Extended display identification data (EDID) is a data structure provided by a digital display to describe its capabilities to a video source (e.g. graphics card, Set-top box. It is what enables a modern personal computer to know what kinds of monitors are connected to it. EDID is defined by a standard published by the Video Electronics Standards Association (VESA). The EDID includes manufacturer name and serial number, product type, phosphor or filter type, timings supported by the display, display size, luminance data and (for digital displays only) pixel mapping data.
European Broadcasting Union, which sets European TV Standards.
Enhanced Definition TV, improved consumer compatible TV.
Enhanced Graphics Adaptor. Standard computer format consisting of 640 x 350 pixels.
Electronics Industries Association, which sets certain communication protocols (RS232).
SDI, HD-SDI, HDMI, DisplayPort or other Digital Technologies can carry variety of data along with the video data, including audio, control, or other information. These data are said to be embedded, as they travel with the primary signal from the source device to the destination.
Electro-Magnetic Interference, noise.
Video (TVScan) interface that converts YUV or RGB signals into encoded modulated Composite or Y/C, with no changes in the Horizontal and the vertical frequencies.
Equalization. Selective amplification (signal restoration) applied to a signal to compensate for high frequency attenuation and other distortions encountered in long lengths of cable.
Method of soft switching between 2 sources. When the first source disappears and the second one appears simultaneously on the screen, it is called the dissolve function.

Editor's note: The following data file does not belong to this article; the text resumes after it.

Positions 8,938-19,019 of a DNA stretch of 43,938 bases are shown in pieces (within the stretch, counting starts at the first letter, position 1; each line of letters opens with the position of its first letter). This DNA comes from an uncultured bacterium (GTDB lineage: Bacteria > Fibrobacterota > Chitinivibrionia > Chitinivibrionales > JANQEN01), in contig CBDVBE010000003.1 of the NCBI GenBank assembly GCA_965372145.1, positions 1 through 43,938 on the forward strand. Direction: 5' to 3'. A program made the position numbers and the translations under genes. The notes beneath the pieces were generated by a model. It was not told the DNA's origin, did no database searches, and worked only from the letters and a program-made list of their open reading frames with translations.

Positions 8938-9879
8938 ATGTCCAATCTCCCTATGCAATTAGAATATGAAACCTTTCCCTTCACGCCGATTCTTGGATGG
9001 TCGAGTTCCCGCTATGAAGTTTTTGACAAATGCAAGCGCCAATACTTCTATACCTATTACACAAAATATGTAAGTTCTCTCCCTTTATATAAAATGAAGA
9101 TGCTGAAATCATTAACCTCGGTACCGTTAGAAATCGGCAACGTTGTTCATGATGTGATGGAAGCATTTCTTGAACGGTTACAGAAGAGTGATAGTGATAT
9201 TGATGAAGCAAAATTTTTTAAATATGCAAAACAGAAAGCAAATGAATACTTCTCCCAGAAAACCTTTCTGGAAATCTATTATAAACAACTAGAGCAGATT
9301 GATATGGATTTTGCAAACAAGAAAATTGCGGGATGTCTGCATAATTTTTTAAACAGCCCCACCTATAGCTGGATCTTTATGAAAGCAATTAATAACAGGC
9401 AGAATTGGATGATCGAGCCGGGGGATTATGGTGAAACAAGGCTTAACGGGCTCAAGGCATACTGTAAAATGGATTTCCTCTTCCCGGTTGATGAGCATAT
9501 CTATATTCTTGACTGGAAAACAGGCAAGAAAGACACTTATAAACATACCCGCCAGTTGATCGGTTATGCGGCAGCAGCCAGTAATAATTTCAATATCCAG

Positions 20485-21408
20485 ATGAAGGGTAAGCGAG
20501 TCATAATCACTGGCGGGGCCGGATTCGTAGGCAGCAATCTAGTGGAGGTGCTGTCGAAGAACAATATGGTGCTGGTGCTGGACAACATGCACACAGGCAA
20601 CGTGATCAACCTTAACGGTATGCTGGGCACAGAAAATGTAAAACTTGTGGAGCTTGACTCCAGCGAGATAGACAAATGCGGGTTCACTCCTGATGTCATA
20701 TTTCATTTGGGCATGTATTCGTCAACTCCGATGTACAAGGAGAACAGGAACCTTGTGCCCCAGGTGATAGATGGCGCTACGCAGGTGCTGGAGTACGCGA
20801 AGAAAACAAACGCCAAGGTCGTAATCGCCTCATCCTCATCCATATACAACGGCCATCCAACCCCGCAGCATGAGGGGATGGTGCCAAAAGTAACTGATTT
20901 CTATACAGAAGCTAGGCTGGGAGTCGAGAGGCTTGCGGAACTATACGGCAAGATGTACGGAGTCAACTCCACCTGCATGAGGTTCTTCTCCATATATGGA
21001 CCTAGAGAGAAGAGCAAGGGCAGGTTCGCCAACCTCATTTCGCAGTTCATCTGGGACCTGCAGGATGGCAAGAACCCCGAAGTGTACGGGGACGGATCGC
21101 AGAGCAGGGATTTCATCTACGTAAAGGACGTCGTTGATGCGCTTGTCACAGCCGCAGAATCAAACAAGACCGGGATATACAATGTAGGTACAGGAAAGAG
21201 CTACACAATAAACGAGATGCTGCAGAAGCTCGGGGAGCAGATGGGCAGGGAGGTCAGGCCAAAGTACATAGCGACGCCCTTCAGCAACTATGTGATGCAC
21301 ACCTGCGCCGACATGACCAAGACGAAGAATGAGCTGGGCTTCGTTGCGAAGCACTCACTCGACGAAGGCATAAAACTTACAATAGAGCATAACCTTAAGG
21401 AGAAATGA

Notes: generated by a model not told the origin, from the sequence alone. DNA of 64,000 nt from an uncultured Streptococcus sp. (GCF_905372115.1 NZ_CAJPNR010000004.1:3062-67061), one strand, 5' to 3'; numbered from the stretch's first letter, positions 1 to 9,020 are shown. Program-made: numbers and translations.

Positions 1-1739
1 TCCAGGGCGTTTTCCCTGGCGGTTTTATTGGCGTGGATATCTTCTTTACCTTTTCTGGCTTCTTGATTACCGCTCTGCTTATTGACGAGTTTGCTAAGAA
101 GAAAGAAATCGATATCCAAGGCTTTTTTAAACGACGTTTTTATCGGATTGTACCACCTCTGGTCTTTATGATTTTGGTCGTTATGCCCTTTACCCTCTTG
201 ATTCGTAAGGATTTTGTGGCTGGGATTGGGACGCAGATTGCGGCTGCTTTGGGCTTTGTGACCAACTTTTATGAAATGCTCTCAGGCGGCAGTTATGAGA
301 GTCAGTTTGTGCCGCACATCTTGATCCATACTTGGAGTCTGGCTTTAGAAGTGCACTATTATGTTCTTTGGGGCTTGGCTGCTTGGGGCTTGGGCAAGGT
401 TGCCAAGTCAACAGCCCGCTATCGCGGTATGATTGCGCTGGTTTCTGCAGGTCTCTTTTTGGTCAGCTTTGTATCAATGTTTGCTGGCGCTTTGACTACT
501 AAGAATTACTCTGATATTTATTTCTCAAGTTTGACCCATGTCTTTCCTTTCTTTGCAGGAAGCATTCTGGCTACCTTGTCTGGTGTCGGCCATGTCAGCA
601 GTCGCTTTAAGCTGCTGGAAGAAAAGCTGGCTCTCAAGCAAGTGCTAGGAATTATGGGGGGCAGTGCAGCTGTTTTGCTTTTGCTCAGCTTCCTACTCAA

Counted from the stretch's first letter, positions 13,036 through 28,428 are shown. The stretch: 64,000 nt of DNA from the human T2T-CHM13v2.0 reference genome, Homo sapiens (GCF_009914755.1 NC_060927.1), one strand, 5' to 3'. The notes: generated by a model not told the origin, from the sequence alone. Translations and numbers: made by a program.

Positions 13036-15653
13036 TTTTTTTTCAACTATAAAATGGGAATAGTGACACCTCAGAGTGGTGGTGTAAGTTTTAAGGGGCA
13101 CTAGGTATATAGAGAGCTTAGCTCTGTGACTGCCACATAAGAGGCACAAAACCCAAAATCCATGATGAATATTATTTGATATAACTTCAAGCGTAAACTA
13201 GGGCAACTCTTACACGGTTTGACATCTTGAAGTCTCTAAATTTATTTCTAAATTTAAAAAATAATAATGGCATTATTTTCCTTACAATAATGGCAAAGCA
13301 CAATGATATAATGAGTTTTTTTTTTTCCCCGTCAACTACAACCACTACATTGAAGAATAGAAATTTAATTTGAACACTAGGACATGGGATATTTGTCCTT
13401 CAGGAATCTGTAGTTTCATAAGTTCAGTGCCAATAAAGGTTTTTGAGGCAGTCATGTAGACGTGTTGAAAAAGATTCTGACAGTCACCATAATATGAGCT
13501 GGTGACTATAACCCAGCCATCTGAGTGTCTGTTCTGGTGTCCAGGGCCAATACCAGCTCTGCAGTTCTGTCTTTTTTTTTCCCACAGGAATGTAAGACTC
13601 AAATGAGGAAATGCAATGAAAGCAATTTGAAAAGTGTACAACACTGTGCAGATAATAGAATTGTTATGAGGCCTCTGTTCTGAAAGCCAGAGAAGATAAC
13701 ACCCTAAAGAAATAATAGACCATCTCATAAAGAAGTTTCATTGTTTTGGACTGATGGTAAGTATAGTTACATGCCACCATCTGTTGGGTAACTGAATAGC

A gradual fade (dissolve) to another source with an all black transition.
: Federal Communication Commission. U.S governmental agency that manages the EMI/RFI policy.
An optical fiber cable is a cable containing one or more optical fibers. Each end of the cable may be terminated with a specialized optical fiber connector to allow it to be easily connected and disconnected from transmitting and receiving equipment. The fiber optic cable allows very long distances in data communication.
An interlaced TV screen is made up of two fields, each one containing half of the scan lines needed to make one standard video frame (picture). See also FRAME (DV). Used on the Institutional and Hi-Tech Consumer markets.
Visual effect of a picture when the frame refresh rate is too slow (it also looks like a horizontal blinking line).
Video image. In an Interlaced system, 1 video picture frame is made up of 2 fields. In PAL/SECAM standard, a frame is made up of 625 horizontal lines, so 2 x 312.5 lines per field. In NTSC, a frame is made up of 525 horizontal lines, so 2 x 262.5 lines per field.
Full screen image still store / background frame. A full screen still image that can be displayed from memory in conjunction with other LAYERs.
The frame rate is how fast the video generator "rebuilds" the entire screen with a new frame. For PAL/SECAM, the frame rate is 25 Hz and the field rate is 50 Hz. For NTSC signal, it is 29,97 and 59,94 Hz. For computer signals, it is often 50 or 60 Hz. See INTERLACED.
Function for pausing on a specific frame from the live image.
Symbol: Hz. Number of cycles per second in a signal. A cycle is when a periodic signal starts with a certain value and reaches the same value the next time.
File Transfer Protocol. A protocol used to transfer files over a TCP/IP network.
Amplification of an input signal versus its output (ratio). The gain is usually in decibels (dB). Unity Gain: 0dB.
Function that gives the non-linearity response of a CRT Display.
A gateway is a point of entry or exit at which a gate may be hung. A network device that allows or controls access to another computer or network.
Synchronization method used in video equipment such as Scan Converters. It consists of using an external Master Signal (the Black Burst generator is a TV/Studio video genlock source). It enables several video sources to be cut, faded and mixed together.
In video, a “ghost” or “refections” are a replica of the transmitted image, offset in position, that is super-imposed on top of the main image on an analogue broadcast.
Electrical connection of a circuit to a point designated as having zero potential. Ground or earth may be the reference point in an electrical circuit from which other voltages are measured.
Common noise problem found in signal management caused by different ground potentials when an item is connected to several others.